Seeing, Believing

Visualization: An idea I once thought so absurd I found it impossible to practice in a positive way. My mother was insistent; think positive, be positive. But there was something amiss in my teenage brain. Combined with the typical angst and my belief that my mother was consistently, tragically wrong in all things, I would envision a two and a half minute long program containing only the most horrifying falls in figure skating.

Still got it

Recently I made a vow to never fall off a chair lift. Ever. Again. I sympathize with the poor souls clinging to the chair, their widening eyes and dilating pupils the very definition of terror mixed with anticipated shame. Parents are some of the worst riders, their anxiety unfolds triplicate in their children. I’ve lost count of the number of times I’ve watched a parent anticipate the fall and then painfully drag their tiny offspring beneath the chair despite my shouted pleas to release them. These incidents only confirm my long standing theory that producing a child  results in the release of a small part of your sanity.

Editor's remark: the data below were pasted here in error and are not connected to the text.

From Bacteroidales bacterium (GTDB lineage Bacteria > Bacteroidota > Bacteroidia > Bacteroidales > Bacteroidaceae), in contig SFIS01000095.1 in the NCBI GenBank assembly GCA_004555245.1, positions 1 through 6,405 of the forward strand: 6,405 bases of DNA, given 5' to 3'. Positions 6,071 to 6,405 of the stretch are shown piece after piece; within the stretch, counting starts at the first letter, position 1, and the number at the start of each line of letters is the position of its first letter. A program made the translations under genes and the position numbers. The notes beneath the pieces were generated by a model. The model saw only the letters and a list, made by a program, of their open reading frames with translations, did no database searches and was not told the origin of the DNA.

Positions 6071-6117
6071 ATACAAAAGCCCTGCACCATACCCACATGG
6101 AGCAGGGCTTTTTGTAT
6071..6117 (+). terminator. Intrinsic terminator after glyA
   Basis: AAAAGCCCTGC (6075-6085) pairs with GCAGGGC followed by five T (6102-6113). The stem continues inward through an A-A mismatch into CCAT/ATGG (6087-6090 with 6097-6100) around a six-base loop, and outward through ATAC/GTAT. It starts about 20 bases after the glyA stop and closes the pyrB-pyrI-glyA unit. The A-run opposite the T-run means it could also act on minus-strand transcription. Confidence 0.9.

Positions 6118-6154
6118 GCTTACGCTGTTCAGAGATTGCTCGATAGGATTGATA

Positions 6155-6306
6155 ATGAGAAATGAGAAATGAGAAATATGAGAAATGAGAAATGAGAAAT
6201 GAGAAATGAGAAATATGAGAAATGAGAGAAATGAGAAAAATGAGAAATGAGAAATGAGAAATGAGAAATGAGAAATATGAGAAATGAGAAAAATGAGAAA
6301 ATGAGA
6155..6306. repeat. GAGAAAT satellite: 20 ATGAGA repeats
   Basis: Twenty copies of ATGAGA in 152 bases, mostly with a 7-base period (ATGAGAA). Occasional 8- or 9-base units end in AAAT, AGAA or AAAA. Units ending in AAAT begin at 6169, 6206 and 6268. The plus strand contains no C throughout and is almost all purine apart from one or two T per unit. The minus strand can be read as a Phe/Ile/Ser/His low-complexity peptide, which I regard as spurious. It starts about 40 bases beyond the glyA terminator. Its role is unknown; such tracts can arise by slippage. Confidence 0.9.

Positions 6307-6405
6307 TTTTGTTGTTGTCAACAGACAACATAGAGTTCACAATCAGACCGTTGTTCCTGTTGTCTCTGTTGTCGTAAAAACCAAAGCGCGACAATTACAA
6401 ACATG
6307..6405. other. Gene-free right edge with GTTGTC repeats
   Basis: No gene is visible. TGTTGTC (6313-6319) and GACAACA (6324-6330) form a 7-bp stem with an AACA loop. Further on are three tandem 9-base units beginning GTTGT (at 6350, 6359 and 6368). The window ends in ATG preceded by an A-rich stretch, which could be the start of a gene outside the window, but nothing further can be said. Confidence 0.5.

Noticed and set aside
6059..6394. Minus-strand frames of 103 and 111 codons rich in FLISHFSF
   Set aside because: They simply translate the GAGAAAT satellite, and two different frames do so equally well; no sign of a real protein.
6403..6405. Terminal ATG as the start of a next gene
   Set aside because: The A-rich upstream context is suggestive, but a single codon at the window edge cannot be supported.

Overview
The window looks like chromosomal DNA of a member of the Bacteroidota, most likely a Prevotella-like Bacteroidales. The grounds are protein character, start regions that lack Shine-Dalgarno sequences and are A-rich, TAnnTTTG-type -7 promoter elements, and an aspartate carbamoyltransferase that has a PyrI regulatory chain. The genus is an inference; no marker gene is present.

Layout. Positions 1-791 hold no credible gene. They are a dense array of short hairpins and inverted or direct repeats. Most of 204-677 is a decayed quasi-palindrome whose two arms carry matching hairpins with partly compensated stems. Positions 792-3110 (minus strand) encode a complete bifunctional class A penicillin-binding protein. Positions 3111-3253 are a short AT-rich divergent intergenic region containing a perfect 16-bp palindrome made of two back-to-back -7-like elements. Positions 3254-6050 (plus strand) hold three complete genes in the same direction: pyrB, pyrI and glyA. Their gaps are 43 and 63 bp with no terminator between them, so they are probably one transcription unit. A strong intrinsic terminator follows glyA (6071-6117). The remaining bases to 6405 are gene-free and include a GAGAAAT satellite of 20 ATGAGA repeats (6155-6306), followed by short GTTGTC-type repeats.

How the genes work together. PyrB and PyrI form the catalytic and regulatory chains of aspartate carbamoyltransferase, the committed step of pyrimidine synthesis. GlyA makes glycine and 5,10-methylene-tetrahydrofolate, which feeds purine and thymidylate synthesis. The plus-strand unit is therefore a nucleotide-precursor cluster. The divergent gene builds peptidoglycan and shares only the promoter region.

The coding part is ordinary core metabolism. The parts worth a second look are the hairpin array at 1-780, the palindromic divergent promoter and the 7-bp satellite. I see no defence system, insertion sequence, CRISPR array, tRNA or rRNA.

Today I return a little piece of mind to my mother. You were right (it’s finally in writing). I haven’t fallen off the chair lift since the day I decided to stop thinking I might. Is this what Michelle Kwan was up to all those years ago? Damn. A little late, by about 12 years, but thanks Mom, I finally get it.

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